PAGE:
Market Place, Huddersfield

Also known as the Old Market Place, traditionally it was regarded as the exact centre of Huddersfield.


Following the granting of a Royal Charter to hold a market in Huddersfield, Sir John Ramsden (1648-1690) erected a Market Cross in 1671, which still stands today.

Eventually the weekly market outgrew the available space, which resulted in the building of Cloth Hall in the 1760s.

A series of stone-lined underground chambers were constructed under the market place — probably in the 1820s — to act as a water reservoir and provide a public water supply, although it appears they were never brought into service.

After an initial proposal to erect a fountain in the Market Place was rejected in 1879, a second plan was submitted to Huddersfield Corporation to commemorate Queen Victoria's Golden Jubilee in 1887 and this was accepted. Sir John William Ramsden (1831-1914) financed the cost and the Jubilee Fountain was unveiled by his wife, Lady Gwendoline Ramsden, in June 1888. The fountain was eventually relocated to Greenhead Park.

Related Pages

Discovering Old Huddersfield

Extract from Discovering Old Huddersfield (1993-2002) by Gordon & Enid Minter:

Before turning right into Westgate notice, straight ahead, the Market Place which, apart from the removal of the George Inn, has changed little in shape and extent since it was established here in 1671. In that year King Charles II granted to Sir John Ramsden the right " have and to hold one market in the town of Huddersfield to be held on Tuesday in every week for ever for the buying and selling of all manner of goods and merchandise..."

Soon after receiving the Charter the Ramsdens raised the Market Cross to mark the site of the general market and although, over the years, it has been moved several times and has been repaired and restored it remains much as it was when erected, surely one of the oldest edifices in the town.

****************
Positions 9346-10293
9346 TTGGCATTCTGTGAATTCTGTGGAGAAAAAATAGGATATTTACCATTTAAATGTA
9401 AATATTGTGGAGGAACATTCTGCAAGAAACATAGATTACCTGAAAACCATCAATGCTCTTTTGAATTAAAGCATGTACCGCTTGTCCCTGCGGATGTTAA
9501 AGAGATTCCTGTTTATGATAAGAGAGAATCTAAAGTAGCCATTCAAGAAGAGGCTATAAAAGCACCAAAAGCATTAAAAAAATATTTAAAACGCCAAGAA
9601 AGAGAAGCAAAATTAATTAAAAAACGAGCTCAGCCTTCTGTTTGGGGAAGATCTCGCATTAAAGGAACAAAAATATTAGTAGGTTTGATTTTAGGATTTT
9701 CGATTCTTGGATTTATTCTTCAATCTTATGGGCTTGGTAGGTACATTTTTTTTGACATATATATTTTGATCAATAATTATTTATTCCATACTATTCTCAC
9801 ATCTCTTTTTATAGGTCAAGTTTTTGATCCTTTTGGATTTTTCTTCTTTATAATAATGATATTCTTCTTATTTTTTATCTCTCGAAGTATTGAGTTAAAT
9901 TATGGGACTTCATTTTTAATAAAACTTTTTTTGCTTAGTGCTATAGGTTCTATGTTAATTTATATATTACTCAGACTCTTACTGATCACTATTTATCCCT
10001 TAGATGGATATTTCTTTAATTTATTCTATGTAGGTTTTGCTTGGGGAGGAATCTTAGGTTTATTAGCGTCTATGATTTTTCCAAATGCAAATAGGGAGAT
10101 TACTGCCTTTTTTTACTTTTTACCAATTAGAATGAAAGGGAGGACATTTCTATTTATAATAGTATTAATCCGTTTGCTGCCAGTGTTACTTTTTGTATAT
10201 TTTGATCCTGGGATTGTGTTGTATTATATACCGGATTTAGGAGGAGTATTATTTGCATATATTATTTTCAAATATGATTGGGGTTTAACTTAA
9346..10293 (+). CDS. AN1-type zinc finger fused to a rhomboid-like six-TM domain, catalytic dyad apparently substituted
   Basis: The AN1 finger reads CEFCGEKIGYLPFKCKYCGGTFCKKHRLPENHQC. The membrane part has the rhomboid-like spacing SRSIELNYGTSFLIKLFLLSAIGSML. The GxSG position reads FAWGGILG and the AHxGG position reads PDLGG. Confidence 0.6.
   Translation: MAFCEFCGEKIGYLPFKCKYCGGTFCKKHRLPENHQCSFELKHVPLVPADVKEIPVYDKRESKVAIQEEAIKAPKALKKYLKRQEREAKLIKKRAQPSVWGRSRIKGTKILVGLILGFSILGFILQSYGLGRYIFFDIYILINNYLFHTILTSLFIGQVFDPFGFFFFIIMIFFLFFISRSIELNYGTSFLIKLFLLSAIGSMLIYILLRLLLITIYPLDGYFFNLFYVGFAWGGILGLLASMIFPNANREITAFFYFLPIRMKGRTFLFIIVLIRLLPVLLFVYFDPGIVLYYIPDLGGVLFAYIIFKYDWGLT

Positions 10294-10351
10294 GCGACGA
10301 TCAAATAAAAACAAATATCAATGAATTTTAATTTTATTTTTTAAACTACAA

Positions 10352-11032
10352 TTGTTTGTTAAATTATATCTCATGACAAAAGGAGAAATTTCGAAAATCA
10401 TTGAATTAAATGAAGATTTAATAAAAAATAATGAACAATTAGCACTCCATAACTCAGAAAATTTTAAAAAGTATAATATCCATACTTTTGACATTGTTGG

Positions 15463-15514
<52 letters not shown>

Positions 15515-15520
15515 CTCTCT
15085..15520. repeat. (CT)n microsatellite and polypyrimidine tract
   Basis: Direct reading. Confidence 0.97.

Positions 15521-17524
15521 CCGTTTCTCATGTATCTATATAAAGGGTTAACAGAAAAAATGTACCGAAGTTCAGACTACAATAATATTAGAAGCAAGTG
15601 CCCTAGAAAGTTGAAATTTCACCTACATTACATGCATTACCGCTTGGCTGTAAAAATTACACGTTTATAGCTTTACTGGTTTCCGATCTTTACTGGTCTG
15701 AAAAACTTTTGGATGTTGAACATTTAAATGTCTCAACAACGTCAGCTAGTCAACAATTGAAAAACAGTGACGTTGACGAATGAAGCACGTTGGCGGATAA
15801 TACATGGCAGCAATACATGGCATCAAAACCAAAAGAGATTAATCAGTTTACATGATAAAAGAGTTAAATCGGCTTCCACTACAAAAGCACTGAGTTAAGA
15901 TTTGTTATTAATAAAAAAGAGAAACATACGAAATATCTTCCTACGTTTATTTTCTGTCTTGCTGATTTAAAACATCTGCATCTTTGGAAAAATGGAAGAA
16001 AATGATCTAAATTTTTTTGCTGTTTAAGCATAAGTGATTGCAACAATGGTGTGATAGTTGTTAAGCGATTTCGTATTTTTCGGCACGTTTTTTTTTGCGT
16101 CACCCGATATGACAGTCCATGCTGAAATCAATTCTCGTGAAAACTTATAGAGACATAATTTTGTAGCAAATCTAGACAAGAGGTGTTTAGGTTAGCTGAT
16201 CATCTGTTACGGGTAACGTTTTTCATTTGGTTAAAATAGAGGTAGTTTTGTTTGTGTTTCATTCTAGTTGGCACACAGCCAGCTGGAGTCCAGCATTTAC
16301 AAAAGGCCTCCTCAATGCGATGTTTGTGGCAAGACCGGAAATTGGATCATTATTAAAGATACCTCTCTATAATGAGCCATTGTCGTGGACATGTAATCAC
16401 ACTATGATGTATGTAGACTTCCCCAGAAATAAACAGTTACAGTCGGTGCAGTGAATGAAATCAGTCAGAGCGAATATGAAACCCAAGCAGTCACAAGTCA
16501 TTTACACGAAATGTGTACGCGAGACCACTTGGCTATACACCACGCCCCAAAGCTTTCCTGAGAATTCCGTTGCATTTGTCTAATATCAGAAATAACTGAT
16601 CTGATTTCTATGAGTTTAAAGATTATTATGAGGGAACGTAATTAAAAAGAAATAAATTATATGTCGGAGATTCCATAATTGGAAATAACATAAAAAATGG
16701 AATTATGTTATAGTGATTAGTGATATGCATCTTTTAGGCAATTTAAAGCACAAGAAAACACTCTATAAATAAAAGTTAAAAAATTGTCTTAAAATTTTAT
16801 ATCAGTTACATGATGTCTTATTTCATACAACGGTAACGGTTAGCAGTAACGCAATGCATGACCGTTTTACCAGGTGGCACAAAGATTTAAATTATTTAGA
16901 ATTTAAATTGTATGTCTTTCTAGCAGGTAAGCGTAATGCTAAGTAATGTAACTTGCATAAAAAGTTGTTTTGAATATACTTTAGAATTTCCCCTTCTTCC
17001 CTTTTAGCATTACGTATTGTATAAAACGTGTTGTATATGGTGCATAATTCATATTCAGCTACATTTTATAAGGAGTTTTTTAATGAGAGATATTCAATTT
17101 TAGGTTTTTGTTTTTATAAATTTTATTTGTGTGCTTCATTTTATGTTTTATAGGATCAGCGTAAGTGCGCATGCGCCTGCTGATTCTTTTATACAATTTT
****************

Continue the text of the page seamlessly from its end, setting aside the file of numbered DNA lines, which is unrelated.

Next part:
The general market continued to be held in the Market Place for two centuries by which time there was much agitation for a covered market which would be more in keeping with the prosperous modern town. So great was the demand that it even found its way into the pantomime "The Forty Thieves" presented at the Theatre Royal in 1872. In a forthright, if not literary, piece of dialogue several characters addressed the contentious subject thus:

Who talks of Markets? Where will they be found?
Not here in Huddersfield, I dare be bound.
Have they a covered market? Oh dear no!
The Huddersfielders no such blessings know.
The working man whose daily task is ended
Towards the Market Place his weary way has wended,
The rain and cold his buoyant spirits crush,
As he toils onward through the mire and slush;
His dinner's not yet bought. Wet to the skin,
The public house invites - he tumbles in,
His money spends, gets drunk - Oh grief and sorrow,
His children get no dinner on the morrow!
His case is bad, but those share his disgrace
Who should and don't build him a Market Place.

It was to be another eight years before the "Huddersfielders" received their covered market which was opened on the site of the old Shambles in King Street in March 1880.

Further Reading


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